People are living longer so it is important to stay healthy and active to ward off and reduce the physical and mental signs of ageing in order to enjoy those extended years.
As we age our body inevitably goes through many physical changes. These natural age related changes include reduced bone density, reduced muscle strength, increased body fat, poorer coordination and stiffer joints. These normal effects of ageing can affect mobility and balance making older people more susceptible to falls and break bones. Older people also become more prone to illness such as heart disease, high blood pressure, stroke, diabetes, arthritis and lung diseases such as chronic obstructive pulmonary disease. All of this can have a big impact on their daily lives and reduce their independence. For example elderly people often feel that they are not as quick and steady on their feet as they used to be and find that stairs are more difficult. This can then affect their ability to get out and about, which can lead to reduced independence.
However, we do not have to accept this as an inevitable part of ageing. While physiotherapy cannot stop ageing it can help to reduce the impact that it has on our bodies and our lives. Physiotherapists are trained to identify physical and other factors that prevent people from being as active and independent as they can be, and then find ways of overcoming them. This makes physiotherapists ideally placed to help older people stay as active as they can be. In fact physiotherapy has been shown to improve many of the factors associated with ageing including strength, balance, coordination, flexibility and pain levels. Physiotherapy has been proven by research to help older adults to maintain their health, well-being, functional ability and independence.
Physiotherapists can provide advice on how to safely exercise. Studies have shown that older adults who engage in regular physical activity gain many benefits including improved balance, strength, coordination, motor control, flexibility, endurance and even memory. Exercise can also help to reduce the risk and impact of illnesses that are more likely to affect older people. Research also shows how effective physiotherapists are at treating and preventing joint problems, balance disorders, risk of falls, strength decline and reducing high blood pressure and obesity.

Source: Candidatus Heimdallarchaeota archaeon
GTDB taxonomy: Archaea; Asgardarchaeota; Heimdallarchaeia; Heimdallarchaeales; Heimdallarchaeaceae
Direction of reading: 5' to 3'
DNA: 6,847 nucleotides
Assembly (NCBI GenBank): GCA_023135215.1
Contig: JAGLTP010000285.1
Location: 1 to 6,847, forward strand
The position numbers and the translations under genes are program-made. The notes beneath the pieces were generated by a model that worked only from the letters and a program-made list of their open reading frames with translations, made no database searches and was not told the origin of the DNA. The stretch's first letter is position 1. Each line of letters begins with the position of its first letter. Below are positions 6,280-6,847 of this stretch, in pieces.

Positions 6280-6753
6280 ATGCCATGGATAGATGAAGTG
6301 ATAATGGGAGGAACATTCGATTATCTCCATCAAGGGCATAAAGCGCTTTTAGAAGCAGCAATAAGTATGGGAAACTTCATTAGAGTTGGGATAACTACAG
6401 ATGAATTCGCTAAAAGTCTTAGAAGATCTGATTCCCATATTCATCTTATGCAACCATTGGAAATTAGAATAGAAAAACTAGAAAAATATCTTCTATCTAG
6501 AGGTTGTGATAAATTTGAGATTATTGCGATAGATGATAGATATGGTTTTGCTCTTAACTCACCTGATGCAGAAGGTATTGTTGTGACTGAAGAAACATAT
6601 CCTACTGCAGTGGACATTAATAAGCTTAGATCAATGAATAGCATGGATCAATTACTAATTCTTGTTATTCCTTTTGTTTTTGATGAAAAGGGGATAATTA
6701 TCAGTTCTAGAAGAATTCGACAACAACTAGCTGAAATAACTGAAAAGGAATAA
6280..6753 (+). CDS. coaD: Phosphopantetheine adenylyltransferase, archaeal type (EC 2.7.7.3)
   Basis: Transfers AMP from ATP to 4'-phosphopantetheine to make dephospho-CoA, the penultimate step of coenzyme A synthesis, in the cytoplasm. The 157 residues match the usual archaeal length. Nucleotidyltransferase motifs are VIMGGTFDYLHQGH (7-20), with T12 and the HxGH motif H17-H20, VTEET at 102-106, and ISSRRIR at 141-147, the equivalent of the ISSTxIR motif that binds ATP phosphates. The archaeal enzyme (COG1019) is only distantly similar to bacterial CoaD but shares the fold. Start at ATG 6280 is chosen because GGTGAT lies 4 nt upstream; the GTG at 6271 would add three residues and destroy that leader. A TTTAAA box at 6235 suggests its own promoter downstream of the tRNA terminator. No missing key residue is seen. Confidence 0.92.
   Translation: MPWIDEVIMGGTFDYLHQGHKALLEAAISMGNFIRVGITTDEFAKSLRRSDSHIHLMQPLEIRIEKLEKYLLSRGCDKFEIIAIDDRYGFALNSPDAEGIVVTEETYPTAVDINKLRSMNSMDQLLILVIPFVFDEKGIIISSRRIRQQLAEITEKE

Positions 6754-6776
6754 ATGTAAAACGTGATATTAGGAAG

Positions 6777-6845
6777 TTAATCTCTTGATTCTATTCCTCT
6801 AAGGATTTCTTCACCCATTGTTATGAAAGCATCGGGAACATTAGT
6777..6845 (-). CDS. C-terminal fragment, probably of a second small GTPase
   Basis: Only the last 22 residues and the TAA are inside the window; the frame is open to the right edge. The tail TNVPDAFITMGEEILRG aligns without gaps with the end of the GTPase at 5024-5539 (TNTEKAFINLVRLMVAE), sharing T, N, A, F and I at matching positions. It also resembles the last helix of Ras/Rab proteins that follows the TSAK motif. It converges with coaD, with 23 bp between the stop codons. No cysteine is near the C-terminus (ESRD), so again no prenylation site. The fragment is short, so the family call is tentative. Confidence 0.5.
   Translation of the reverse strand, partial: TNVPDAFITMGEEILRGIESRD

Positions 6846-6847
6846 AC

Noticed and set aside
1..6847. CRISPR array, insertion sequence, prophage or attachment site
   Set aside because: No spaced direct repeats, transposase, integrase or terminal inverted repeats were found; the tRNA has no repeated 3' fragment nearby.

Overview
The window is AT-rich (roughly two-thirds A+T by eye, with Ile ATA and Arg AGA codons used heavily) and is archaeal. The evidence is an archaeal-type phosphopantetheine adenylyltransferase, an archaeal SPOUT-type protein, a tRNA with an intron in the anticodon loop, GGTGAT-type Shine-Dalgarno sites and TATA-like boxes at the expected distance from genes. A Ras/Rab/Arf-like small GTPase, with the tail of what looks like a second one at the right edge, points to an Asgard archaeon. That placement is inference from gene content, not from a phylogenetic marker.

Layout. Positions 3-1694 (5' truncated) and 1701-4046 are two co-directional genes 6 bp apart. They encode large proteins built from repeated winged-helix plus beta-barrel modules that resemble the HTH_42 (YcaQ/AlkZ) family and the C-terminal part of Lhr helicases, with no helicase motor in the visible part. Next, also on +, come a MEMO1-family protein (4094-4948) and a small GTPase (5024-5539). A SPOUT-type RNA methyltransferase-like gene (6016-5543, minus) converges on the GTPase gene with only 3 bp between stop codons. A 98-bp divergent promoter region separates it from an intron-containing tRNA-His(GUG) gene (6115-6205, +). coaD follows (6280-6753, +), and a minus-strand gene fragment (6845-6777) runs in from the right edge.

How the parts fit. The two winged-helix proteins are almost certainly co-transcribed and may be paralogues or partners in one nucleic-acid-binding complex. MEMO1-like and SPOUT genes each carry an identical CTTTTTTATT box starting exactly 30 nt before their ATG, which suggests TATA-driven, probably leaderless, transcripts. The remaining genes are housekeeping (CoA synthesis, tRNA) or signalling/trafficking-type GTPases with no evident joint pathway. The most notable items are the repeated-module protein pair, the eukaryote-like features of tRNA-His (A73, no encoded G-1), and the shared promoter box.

If you decide that you could benefit from physiotherapy your physiotherapist should start by carrying out a detailed assessment to determine the specific areas that may be having an impact on you. This assessment would typically include looking at your strength, range of movement, balance and walking.
Together you and your physiotherapist will set specific goals to help you address the areas that are difficult for you. They will then use this information to design a tailor made programme.
Physiotherapy interventions that are proven to be effective for older people include stretching and strengthening exercise programmes and practicing activities that challenge balance. Your physiotherapist will work with you to ensure that you can remain as independent as possible.
Give us a call at NorthWest Physio + on 09 412 2945 and ask how we can help you.
Also, check out this link to get some tips on staying active, maintaining flexibility and reducing the risk of falls.